Dustin Johnson ties course record in Shanghai
American hits 63 to take nine-shot lead at WGC HSBC Champions
Dustin Johnson overpowered Sheshan International on Friday with a stunning display off the tee that carried him to 10 birdies, a share of the course record with a 9-under 63 and a five-shot lead going into the weekend at the WGC HSBC Champions.
“I’m driving it really good,” said Johnson, and while that didn’t provide much insight, he really didn’t need to say much more.
The 29-year-old American, who was 1-over after his opening nine holes of this World Golf Championship, hammered a drive on the par-5 second hole and has been on a roll ever since. He is 13-under over his last 27 holes.
Johnson became the sixth player to shoot 63 at Sheshan, and the first since Martin Kaymer in the final round two years ago.
He was at 12-under 132.
Rory McIlroy, who started the second round with a two-shot lead, reached 10-under at the turn and couldn’t keep up. McIlroy hit into the same fairway bunker on No 11 as he did on Thursday and made bogey, but he didn’t have many birdie chances the rest of the way and had to settle for a 72.
McIlroy was at 7-under 137 with Boo Weekley (67) and former Masters champion Bubba Watson (69).
With a wedge in his hand on the par-5 14th, McIlroy went just over the green and had to hit a delicate chip to save par. He drove into the tiny pot bunker left of the green on the par-4 16th and took two shots to get out. And on the par-5 18th, his second shot found the water, leading to bogey.
“I just hit a couple of bad shots, and then I guess I let it affect me a little bit, and then I started to doubt myself sometimes,” McIlroy said. “I didn’t hit a lot of quality shots on the back nine.”
Johnson hardly missed. He only hit eight of 14 fairways, but several of those were in the first cut of rough, and two of them counted as missed fairways because he was trying to drive the green on the par 4s. At the seventh, his tee shot was just short of the bunker in front of the green, leading to an easy up-and-down for birdie. On the 16th, he hit 3-iron just short of the green in a drain, took a free drop and chipped to 3 feet for birdie.
“What’s possible for an athlete like him who just rips it, that’s not what’s possible for the rest of us sometimes,” said Graeme McDowell, who had another 69 playing in Johnson’s group and was six shots behind. “He’s an impressive guy. When he’s in the mood and when he’s on form, he’s pretty prolific.”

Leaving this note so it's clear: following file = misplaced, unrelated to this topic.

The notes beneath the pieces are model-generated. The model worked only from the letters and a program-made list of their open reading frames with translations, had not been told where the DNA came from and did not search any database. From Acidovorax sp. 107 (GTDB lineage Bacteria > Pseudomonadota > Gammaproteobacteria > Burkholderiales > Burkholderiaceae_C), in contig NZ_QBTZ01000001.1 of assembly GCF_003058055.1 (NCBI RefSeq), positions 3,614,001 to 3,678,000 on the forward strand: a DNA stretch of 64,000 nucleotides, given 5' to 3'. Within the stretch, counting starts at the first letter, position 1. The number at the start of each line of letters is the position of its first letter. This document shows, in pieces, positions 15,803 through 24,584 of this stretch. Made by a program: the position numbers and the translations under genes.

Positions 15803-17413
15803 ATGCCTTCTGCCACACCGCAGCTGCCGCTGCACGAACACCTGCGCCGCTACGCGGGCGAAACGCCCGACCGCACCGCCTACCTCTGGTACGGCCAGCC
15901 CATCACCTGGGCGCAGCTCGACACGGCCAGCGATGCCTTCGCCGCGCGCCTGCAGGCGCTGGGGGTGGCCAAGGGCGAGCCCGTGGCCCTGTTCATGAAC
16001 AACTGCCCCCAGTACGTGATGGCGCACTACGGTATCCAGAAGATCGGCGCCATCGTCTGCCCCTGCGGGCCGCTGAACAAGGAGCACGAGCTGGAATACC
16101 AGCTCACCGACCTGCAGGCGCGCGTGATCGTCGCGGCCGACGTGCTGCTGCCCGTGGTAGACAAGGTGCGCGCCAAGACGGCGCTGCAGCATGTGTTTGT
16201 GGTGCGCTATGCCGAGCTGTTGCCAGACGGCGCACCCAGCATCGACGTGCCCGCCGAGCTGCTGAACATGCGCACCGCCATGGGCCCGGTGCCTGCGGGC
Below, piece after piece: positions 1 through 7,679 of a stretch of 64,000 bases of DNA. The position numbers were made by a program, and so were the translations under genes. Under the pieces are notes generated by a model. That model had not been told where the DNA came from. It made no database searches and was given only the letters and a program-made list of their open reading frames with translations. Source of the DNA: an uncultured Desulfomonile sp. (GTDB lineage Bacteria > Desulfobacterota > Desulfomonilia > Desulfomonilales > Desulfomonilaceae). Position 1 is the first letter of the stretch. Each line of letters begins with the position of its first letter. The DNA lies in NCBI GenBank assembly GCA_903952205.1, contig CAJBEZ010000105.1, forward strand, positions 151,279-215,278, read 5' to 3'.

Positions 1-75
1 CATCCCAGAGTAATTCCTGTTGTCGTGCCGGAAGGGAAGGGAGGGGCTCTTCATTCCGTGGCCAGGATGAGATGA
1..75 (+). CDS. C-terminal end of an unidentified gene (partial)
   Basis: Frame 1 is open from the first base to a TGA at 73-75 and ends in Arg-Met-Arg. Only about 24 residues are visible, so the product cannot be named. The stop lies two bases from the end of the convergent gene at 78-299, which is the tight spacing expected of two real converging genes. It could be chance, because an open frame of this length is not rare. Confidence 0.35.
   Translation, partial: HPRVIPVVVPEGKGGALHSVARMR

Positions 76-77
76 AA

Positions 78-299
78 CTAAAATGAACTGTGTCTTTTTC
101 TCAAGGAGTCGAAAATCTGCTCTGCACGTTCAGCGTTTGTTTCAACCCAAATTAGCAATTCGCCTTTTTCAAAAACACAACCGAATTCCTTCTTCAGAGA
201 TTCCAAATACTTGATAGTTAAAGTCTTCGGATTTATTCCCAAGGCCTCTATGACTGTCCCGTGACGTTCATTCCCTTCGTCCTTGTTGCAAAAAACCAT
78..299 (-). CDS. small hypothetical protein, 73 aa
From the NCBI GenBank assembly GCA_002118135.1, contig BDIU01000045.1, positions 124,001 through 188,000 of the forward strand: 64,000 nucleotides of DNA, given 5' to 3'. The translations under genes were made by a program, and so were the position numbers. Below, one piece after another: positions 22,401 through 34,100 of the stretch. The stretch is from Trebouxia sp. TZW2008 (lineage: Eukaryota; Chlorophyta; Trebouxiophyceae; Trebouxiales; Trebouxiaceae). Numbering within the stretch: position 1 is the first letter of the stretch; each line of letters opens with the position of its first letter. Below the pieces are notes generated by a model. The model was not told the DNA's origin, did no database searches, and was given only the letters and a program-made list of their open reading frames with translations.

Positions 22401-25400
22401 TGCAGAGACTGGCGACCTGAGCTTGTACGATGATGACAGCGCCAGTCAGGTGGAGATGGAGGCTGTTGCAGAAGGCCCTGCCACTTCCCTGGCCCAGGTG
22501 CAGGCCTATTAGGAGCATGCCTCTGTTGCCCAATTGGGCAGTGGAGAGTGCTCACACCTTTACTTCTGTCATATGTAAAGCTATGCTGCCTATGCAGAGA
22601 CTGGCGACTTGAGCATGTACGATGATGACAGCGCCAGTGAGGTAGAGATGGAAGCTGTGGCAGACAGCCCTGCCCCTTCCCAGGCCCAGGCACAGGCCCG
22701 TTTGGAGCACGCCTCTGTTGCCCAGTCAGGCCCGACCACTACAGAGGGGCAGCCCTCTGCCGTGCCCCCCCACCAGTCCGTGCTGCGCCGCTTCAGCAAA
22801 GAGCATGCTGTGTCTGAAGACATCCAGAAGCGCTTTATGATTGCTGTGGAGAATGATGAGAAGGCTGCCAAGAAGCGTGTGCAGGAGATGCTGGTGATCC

There was a big crowd behind in case Johnson slips up on the weekend.
Ernie Els, Sergio Garcia, BMW Masters winner Gonzalo Fernandez-Castano and Ian Poulter were among those at 6-under 138. Phil Mickelson, trying to recover from his quadruple bogey-bogey finish to the opening round, had a 68 and was seven shots behind.
“I’m making a lot of birdies,” Mickelson said. “But I’ve had too many mistakes. I’m going to continue to play aggressively out here, because I have to make birdies to catch the lead. And hopefully, I’ll eliminate a few mistakes here or there.”
The one positive from his finish Thursday? The last time Mickelson made a quadruple bogey was in the first round of the 2009 Tour Championship. He went on to win.
Even so, catching Johnson suddenly looks like a monumental task.
Johnson is regarded as the most skilled American under 30, and it showed on day like this. He made six birdies in his opening seven holes, which included an up-and-down from a 40-yard bunker shot on the second hole. His only par was a two-putt from 12 feet on the fourth hole.
His tee shot was so long on the 10th hole that it was through a cart path that crosses the fairway. His only mistake was forgetting that the green falls off to the right, which he didn’t realize until his shot tumbled down a steep slope. That led to his only bogey.
About the only thing that really tripped him up was a question from a Chinese reporter asking if he was aware he had so many female fans in China and if he brought his girlfriend with him. Indeed, Paulina Gretzky followed him around the course.
“It’s my fiancee,” Johnson said.
Weekley is no stranger to China, having played the World Cup at Mission Hills. He qualified for the HSBC Champions by winning Colonial, and he has played solidly for two days, even though he’s trying to adjust to the culture. Asked what he thought of China, Weekley said, “Yeah, it’s fun. Just can’t understand them.”
Watson has gone without a win this year, and he hasn’t even been in the top 10 since June. His length should make him a threat, though Watson sounded as though he wasn’t sure what to expect the rest of the way.
“Two more days, a lot could happen,” Watson said. “I could be dead last by the end of the week. Right now, I’m just taking it in stride and hopefully will come out and make some putts and hit the ball just as good.”